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An Najah University in Nablous

Contributed by This Week In Palestine on 05.03.2007:

Education in Nablus

By Dr. Nabil Alawi

Nablus is one of the Palestinian cities that has made education a top priority since the early part of the twentieth century. In 1918, An-Najah School, the mother institution of the present An-Najah National University, was established and in 1941, the school was promoted to a college with a programme that led to a secondary-school diploma. Soon it became one of the most prosperous colleges in the entire region; students from various parts of the Arab World, including North Africa (Tunisia and Algeria), attended An-Najah College. Upon their graduation, these students went back to their home countries with a high school diploma and outstanding qualifications, the likes of which were hardly available to their compatriots. In addition to this early exchange programme, An-Najah College produced teachers and an early generation of intellectuals who continued to serve the city’s educational programme and encouraged it to make steady qualitative and quantitative progress.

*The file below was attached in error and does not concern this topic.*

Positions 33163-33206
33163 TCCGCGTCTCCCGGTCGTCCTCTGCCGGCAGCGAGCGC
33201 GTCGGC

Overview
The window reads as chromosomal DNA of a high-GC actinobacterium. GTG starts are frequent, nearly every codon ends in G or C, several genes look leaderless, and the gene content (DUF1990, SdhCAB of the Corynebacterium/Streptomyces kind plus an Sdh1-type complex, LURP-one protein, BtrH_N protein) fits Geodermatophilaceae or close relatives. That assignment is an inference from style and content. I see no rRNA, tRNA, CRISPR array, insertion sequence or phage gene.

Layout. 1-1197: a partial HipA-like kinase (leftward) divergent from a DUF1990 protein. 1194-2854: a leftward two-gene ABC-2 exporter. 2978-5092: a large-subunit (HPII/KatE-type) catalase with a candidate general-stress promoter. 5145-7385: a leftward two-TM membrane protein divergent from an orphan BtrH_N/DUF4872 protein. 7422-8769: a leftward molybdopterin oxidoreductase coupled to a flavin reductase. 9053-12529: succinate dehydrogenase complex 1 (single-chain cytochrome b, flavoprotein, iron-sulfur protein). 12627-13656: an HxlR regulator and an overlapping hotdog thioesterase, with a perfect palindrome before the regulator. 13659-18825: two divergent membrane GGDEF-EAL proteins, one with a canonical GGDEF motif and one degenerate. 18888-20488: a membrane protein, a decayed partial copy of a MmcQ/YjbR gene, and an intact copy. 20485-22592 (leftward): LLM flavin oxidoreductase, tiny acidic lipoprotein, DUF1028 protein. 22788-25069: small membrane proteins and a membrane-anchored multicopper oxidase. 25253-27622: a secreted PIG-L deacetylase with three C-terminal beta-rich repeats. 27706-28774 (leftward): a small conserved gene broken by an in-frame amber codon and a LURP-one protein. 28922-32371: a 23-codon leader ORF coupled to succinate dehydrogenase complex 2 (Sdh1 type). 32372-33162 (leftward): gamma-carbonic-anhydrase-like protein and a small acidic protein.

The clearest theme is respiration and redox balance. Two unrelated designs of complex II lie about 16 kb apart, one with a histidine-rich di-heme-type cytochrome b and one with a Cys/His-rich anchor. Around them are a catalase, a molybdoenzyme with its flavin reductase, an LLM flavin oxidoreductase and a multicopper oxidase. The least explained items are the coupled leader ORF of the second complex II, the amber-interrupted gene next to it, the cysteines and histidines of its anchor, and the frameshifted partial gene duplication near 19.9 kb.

An-Najah College continued to serve the educational sector and to undermine the political turmoil that frequented Palestine, in general, and the city of Nablus, in particular, since World War II. In 1965, as the College aimed to train teachers for the increasing number of schools in Palestinian cities, it began to confer an intermediate college certificate in various academic fields. In 1978, An-Najah College was promoted to a university. A new board of trustees, headed by the late Hekmat al Masri and aided by some Nablus dignitaries, was able to recruit qualified staff members from among Palestinians who live both inside and outside the Occupied Palestinian Territories. In September of 1978, An-Najah National University, with its four colleges of arts, education, science, and business, became a member of the Union of Arab Universities. Since then, An-Najah has expanded its horizons and presently offers graduate and undergraduate educational opportunities to more than 16,000 students in a broad range of knowledge fields.